News Article | May 9, 2017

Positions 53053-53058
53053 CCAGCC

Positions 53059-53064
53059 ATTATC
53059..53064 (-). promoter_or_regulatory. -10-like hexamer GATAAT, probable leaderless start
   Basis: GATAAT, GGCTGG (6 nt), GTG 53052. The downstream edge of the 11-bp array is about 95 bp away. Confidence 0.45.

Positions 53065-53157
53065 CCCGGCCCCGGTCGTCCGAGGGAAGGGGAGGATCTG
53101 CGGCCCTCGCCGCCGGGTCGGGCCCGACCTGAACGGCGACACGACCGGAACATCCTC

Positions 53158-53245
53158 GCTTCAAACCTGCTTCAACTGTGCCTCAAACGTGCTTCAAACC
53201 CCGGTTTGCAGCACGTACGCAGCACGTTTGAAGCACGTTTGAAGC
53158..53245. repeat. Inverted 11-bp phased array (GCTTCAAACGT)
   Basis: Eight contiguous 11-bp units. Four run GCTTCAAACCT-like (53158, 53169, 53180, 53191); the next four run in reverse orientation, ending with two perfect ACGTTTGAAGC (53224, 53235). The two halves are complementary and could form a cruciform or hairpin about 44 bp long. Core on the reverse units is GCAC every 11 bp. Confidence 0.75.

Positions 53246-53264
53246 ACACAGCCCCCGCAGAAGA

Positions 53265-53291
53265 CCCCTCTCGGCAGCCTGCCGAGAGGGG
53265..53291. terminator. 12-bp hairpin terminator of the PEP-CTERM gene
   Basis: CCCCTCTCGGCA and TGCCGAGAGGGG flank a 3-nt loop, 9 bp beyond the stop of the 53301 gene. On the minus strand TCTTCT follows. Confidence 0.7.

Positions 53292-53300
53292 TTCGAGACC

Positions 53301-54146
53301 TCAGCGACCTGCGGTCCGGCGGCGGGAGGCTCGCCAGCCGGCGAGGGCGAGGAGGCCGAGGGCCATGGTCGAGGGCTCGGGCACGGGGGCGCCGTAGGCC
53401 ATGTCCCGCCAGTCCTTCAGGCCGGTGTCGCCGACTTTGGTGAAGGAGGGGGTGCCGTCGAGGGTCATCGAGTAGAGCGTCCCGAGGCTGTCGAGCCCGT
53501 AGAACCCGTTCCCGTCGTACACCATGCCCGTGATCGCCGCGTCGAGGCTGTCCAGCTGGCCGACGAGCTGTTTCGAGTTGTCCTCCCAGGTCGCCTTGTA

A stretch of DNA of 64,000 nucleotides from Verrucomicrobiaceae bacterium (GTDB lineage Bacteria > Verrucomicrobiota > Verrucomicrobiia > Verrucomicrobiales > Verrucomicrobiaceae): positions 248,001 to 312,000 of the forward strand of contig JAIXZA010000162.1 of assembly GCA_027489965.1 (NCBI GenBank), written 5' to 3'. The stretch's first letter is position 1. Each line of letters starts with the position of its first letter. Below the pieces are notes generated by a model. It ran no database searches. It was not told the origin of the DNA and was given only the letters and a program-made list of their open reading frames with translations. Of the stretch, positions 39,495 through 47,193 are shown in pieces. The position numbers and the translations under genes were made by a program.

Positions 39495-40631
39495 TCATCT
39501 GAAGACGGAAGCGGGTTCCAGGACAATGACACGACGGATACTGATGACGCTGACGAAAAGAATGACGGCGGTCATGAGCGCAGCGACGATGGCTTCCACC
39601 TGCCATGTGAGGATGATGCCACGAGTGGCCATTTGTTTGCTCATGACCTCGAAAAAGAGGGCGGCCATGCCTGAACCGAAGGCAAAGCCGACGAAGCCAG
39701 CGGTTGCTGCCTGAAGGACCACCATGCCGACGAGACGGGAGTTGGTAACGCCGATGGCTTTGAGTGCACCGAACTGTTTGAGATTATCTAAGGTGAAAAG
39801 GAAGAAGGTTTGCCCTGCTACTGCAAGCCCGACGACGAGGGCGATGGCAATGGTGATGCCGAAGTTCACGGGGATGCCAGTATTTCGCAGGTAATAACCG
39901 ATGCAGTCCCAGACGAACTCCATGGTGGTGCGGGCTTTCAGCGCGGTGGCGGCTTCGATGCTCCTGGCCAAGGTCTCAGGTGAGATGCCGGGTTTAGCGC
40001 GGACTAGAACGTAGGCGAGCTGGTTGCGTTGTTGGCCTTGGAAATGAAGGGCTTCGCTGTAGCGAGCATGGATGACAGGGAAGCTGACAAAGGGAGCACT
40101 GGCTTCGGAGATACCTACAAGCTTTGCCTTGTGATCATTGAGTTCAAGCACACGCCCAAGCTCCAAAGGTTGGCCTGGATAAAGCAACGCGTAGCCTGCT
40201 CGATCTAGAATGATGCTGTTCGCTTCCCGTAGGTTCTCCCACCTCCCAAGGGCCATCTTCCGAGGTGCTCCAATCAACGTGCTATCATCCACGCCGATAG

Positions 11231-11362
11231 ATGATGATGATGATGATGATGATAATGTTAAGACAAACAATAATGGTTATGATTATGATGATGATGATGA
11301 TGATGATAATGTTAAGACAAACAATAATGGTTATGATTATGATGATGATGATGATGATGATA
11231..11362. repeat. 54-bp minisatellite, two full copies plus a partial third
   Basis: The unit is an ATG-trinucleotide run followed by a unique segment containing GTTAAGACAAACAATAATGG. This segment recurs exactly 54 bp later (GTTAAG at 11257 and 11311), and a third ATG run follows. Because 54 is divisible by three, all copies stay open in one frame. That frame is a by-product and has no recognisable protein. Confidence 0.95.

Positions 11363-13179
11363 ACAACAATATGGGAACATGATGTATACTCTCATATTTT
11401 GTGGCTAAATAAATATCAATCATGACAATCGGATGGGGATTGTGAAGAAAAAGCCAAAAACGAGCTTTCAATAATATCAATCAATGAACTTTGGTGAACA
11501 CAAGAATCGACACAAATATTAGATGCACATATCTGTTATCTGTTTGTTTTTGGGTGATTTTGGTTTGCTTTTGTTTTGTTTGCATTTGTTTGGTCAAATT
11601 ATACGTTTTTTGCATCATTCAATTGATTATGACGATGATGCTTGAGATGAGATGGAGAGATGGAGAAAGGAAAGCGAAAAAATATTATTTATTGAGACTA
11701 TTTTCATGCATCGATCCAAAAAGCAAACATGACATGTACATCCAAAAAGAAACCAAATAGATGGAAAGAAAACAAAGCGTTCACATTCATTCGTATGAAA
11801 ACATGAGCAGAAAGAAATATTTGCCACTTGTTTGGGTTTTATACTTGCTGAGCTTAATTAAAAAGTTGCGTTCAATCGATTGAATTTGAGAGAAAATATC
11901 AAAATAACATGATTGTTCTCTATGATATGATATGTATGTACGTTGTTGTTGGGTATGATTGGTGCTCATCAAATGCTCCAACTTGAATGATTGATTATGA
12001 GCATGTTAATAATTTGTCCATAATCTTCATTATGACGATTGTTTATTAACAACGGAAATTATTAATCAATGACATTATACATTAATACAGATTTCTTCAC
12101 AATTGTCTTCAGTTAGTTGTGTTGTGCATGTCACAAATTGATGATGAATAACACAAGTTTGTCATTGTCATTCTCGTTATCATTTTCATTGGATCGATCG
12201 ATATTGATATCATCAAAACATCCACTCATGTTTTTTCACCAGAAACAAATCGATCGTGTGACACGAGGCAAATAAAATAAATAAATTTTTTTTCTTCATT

VICTORIA, British Columbia--(BUSINESS WIRE)--Aurinia Pharmaceuticals Inc. (NASDAQ:AUPH / TSX:AUP) (“Aurinia” or the “Company”), a clinical stage biopharmaceutical company focused on the global immunology market, today announced the appointment of George M. Milne, Jr., Ph.D. to its board of directors. Prior to his retirement, Dr. Milne served as Executive Vice President of Global Research and Development and President of Worldwide Strategic and Operations Management at Pfizer. Dr. Milne serves on multiple corporate boards including Charles River Laboratories where he is the lead director and Amylyx Pharmaceuticals and is Venture Partner at Radius Ventures. “George has made significant contributions to the pharmaceutical sector during his successful career. His experience in the board room will prove extremely valuable as we approach the next crucial stage of development as a company working to advance voclosporin to market while exploring potential additional indications for the compound,” said Richard M. Glickman, Chief Executive Officer of Aurinia. Dr. Milne has over 30 years of experience in pharmaceutical research and product development. He joined Pfizer in 1970 and held a variety of positions conducting both chemistry and pharmacology research. Dr. Milne became director of the department of immunology and infectious diseases at Pfizer in 1981, was its executive director from 1984 to 1985, and was vice president of research and development from 1985 to 1988. He was appointed senior vice president in 1988. In 1993 he was appointed President of Pfizer Central Research and a senior vice president of Pfizer with global responsibility for human and veterinary medicine R&D. Dr. Milne has served on multiple corporate boards including Mettler-Toledo, Inc., MedImmune, Athersys, Biostorage Technologies, Aspreva, and Conor Medsystems. Dr. Milne received his B.Sc. in Chemistry from Yale University and his Ph.D. in Organic Chemistry from MIT. "Aurinia has demonstrated its leadership in advancing a viable treatment option for patients suffering from lupus nephritis,” added George Milne. “I look forward to working alongside this exceptional team and sharing my expertise as we pursue a successful future for the company.” Additionally, the company announced that Dr. Greg Ayers has resigned from Aurinia’s board of directors, effective immediately. “On behalf of the board of directors, I thank Greg for his service and contributions and wish him well in future endeavors," added Dr. Glickman. Voclosporin, an investigational drug, is a novel and potentially best-in-class calcineurin inhibitor (“CNI”) with clinical trial data in over 2,200 patients across indications. Voclosporin is an immunosuppressant, with a synergistic and dual mechanism of action that has the potential to improve near- and long-term outcomes in LN when added to standard of care (MMF). By inhibiting calcineurin, voclosporin blocks IL-2 expression and T-cell mediated immune responses. Voclosporin is made by a modification of a single amino acid of the cyclosporine molecule which results in a more predictable pharmacokinetic and pharmacodynamic relationship with potential for flat dosing. In addition, Voclosporin is more potent than and has an improved metabolic profile versus cyclosporine. Aurinia anticipates that upon regulatory approval, patent protection for voclosporin will be extended in the United States and certain other major markets, including Europe and Japan, until at least October 2027 under the Hatch-Waxman Act and comparable laws in other countries. LN, an inflammation of the kidney caused by Systemic Lupus Erythematosus (“SLE”), represents a serious progression of SLE. SLE is a chronic, complex and often disabling disorder that affects more than 500,000 people in the United States (mostly women). The disease is highly heterogeneous, affecting a wide range of organs & tissue systems. It is estimated that as many as 60% of all SLE patients have clinical LN requiring treatment. Unlike SLE, LN has a strong surrogate marker, proteinuria, which correlates with meaningful longer term clinical outcome. In patients with LN, renal damage results in proteinuria and/or hematuria and a decrease in renal function as evidenced by reduced estimated glomerular filtration rate (eGFR), and increased serum creatinine levels. LN is debilitating and costly and if poorly controlled, LN can lead to permanent and irreversible tissue damage within the kidney, resulting in end-stage renal disease (ESRD), thus making LN a serious and potentially life-threatening condition. Aurinia is a clinical stage biopharmaceutical company focused on developing and commercializing therapies to treat targeted patient populations that are suffering from serious diseases with a high unmet medical need. Aurinia is currently developing voclosporin, an investigational drug, for the treatment of LN. Aurinia is headquartered in Victoria, BC and focuses its development efforts globally. www.auriniapharma.com. This press release contains forward-looking statements, including statements related to Aurinia’s plans to advance voclosporin to market and explore additional indications for the compound, Dr. Milne’s expected impact on Aurinia’s progress, the belief that voclosporin is a potentially best-in-class CNI and a viable treatment option for patients suffering from LN with potential to improve near- and long-term outcomes in LN, and the belief that upon regulatory approval, patent protection for voclosporin will be extended in the United States and certain other major markets, including Europe and Japan, until at least October 2027. It is possible that such results or conclusions may change based on further analyses of these data. Words such as "plans," "intends," “may,” "will," "believe," and similar expressions are intended to identify forward-looking statements. These forward-looking statements are based upon Aurinia’s current expectations. Forward-looking statements involve risks and uncertainties. Aurinia’s actual results and the timing of events could differ materially from those anticipated in such forward-looking statements as a result of these risks and uncertainties, which include, without limitation, the risk that Aurinia’s analyses, assessment and conclusions of the results of its clinical studies may change based on further analyses, the risk that Aurinia will not successfully complete its clinical programs and the risk that Aurinia’s clinical studies for voclosporin may not lead to regulatory approval. These and other risk factors are discussed under "Risk Factors" and elsewhere in Aurinia’s Annual Information Form for the year ended December 31, 2016 filed with Canadian securities authorities and available at www.sedar.com and on Form 40-F with the U.S. Securities Exchange Commission and available at www.sec.gov, each as updated by subsequent filings, including filings on Form 6-K. Aurinia expressly disclaims any obligation or undertaking to release publicly any updates or revisions to any forward-looking statements contained herein to reflect any change in Aurinia's expectations with regard thereto or any change in events, conditions or circumstances on which any such statements are based, except as required by law.